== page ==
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Originally posted by DrMattMaddix
reply to post by coder22
How could you guarantee that buggy code is created at the source???
Create the most popular compilers and be sure that THEY contain even buggy code.
OMG there are issues that have followed many MSVC iterations going completely unrepaired for a decades.
Post those minutes! ... but anyone that has worked with ANY MS compilers from Pascal 1.0 ( or even through any one of the many products that MS acquired and rebranded ) knows there are recurring bugs and can identify the compiler used just by testing what ever the programmer has written. Heh, including any OS components.
It'll be nice to see some proof. But it will NOT be any surprise. So good that the masses haven't found Unix.(?)
Originally posted by bhornbuckle75
reply to post by coder22
I suppose the only problem with this Idea is that U.S. Government Officials would also be using same software. Wouldn't this just jeopardize the U.S. as much as help us? Putting a back door into a program means that anyone can open it....and unless you are suggesting that every single government official is in on this, and that they all have specially coded software without the holes.....well That seems somewhat unlikely to me. If there is a hole, then others will be able to find it and abuse it. If not just your average hacker, then to be sure, some super hacker employed by China or some other country should be able to find a hole like this and exploit it pretty easy. I guess that makes me a bit skeptical of this claim.
Originally posted by Ahmose
Originally posted by 547000
Originally posted by Nobama
reply to post by 547000
What are you talking about? spending hours getting software to work? your just spewing crap that isn't true, im running a fully customized version of Gentoo, it took me a total of 2 hours to install, set up a GUI, and install commonly used softwaren, and I used the Gentoo documents as a guide, not a single problem was had.
My experience was different. I installed ArchLinux, then spent many, many hours just to get wmii to work the way I wanted to because the documentation was abysmal. Also the wiki I searched was out of date and I had to play around, creating an unobvious symlink to install a few drivers. Much of my experience was like that, undocumented gotchas where you have to guess the way to get it to work.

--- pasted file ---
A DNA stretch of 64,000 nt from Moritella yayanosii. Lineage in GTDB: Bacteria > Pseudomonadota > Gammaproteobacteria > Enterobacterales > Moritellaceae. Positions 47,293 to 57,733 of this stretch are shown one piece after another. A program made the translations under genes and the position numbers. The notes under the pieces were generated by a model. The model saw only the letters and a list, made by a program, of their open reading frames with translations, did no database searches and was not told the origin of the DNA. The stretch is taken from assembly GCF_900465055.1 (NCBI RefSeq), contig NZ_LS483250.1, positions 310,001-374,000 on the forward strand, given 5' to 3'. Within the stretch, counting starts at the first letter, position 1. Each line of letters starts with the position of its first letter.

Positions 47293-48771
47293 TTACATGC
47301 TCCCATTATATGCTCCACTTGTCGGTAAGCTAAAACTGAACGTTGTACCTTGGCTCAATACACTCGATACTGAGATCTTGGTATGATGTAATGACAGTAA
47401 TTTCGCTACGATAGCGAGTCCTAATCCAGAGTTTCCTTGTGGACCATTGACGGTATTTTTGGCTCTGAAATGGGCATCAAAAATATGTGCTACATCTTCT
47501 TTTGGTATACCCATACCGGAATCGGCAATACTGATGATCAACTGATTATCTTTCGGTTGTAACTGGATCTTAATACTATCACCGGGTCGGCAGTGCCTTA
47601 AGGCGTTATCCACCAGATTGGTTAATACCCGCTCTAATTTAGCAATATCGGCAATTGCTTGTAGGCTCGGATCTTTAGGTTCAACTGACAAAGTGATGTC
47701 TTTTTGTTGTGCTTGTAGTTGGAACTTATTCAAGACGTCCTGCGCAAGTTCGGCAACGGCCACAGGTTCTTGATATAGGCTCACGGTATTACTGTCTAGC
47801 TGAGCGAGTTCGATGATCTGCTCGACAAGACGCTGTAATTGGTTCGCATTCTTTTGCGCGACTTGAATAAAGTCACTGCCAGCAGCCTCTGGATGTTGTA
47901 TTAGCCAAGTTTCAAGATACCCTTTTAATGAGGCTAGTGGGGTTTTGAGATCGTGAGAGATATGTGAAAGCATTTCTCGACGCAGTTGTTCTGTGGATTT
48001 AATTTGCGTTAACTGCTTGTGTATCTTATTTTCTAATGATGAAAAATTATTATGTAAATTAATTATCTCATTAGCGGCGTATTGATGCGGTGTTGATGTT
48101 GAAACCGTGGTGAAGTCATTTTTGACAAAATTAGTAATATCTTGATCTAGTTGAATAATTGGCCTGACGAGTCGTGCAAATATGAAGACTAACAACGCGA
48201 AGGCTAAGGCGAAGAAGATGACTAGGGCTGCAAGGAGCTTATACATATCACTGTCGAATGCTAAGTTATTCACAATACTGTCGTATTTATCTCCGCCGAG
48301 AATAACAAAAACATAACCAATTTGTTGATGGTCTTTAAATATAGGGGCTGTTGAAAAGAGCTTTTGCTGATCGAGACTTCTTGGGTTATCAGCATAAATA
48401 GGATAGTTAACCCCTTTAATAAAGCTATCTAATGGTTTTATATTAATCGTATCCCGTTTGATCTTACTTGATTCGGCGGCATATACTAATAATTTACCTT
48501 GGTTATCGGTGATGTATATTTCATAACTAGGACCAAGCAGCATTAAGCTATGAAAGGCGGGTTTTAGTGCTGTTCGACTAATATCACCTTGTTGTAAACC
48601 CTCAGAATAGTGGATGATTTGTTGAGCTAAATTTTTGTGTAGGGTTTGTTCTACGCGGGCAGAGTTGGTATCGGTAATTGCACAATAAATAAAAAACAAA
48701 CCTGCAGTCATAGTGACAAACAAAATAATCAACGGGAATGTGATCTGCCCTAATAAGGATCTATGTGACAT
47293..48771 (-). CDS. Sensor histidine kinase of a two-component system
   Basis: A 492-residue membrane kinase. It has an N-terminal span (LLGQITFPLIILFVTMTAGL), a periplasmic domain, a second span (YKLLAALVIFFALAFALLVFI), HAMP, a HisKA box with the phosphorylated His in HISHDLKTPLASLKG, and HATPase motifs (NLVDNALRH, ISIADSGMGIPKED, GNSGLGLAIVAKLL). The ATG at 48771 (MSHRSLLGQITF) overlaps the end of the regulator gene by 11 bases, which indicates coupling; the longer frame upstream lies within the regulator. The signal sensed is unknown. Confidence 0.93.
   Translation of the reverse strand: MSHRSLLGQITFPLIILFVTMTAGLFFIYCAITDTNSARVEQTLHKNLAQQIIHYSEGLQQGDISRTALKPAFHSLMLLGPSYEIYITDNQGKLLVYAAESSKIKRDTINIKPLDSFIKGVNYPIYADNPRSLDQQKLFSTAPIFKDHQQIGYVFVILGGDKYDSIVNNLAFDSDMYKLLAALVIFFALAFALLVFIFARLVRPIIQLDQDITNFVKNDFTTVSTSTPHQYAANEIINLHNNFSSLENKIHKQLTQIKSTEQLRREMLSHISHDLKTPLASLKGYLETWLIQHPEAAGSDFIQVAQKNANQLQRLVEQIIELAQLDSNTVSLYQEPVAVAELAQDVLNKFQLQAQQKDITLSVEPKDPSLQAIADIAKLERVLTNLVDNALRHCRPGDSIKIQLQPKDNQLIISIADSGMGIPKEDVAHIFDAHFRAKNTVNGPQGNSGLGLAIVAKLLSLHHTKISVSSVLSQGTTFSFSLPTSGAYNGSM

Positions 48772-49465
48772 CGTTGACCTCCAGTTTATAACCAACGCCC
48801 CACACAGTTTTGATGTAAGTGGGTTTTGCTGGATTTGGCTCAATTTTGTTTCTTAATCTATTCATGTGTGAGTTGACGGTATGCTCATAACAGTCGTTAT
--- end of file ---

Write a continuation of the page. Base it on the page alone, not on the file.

I also tried to install Gentoo once, and the installer did not work.edit on 23-4-2011 by 547000 because: (no reason given)
Why am i not surprised?
So you had a bad experience with Arch (which is not for "newbs" anyway)
and you "tried gentoo once" (also not the most "newb" friendly).
and you feel you can say that "Linux" (all of Linux, no less), is no good? lol
Well that seems like more than enough to give a proper assessment!
and you had the balls to talk about "experience" to me? lol, Come on man, Please.
again, no surprise.
Well im gonna tell you this 10 times out of 10 its a problem between keyboard and user...
True story.edit on 23-4-2011 by Ahmose because: (no reason given)
Originally posted by LadySkadi
Originally posted by christof94
Just another reason to use Mac. OP, are you an Apple employee?
Two security researchers have discovered a simple way to map out where you've been almost anywhere in the world—without any hacking involved. The information comes from a location cache file found within your iPhone's backups on your Mac or PC, bringing out serious privacy concerns and opening the door for a jealous spouse, thief, or even a crafty trojan to take a detailed look at your whereabouts. And it's information that no one should have access to—not even law enforcement, barring a court order.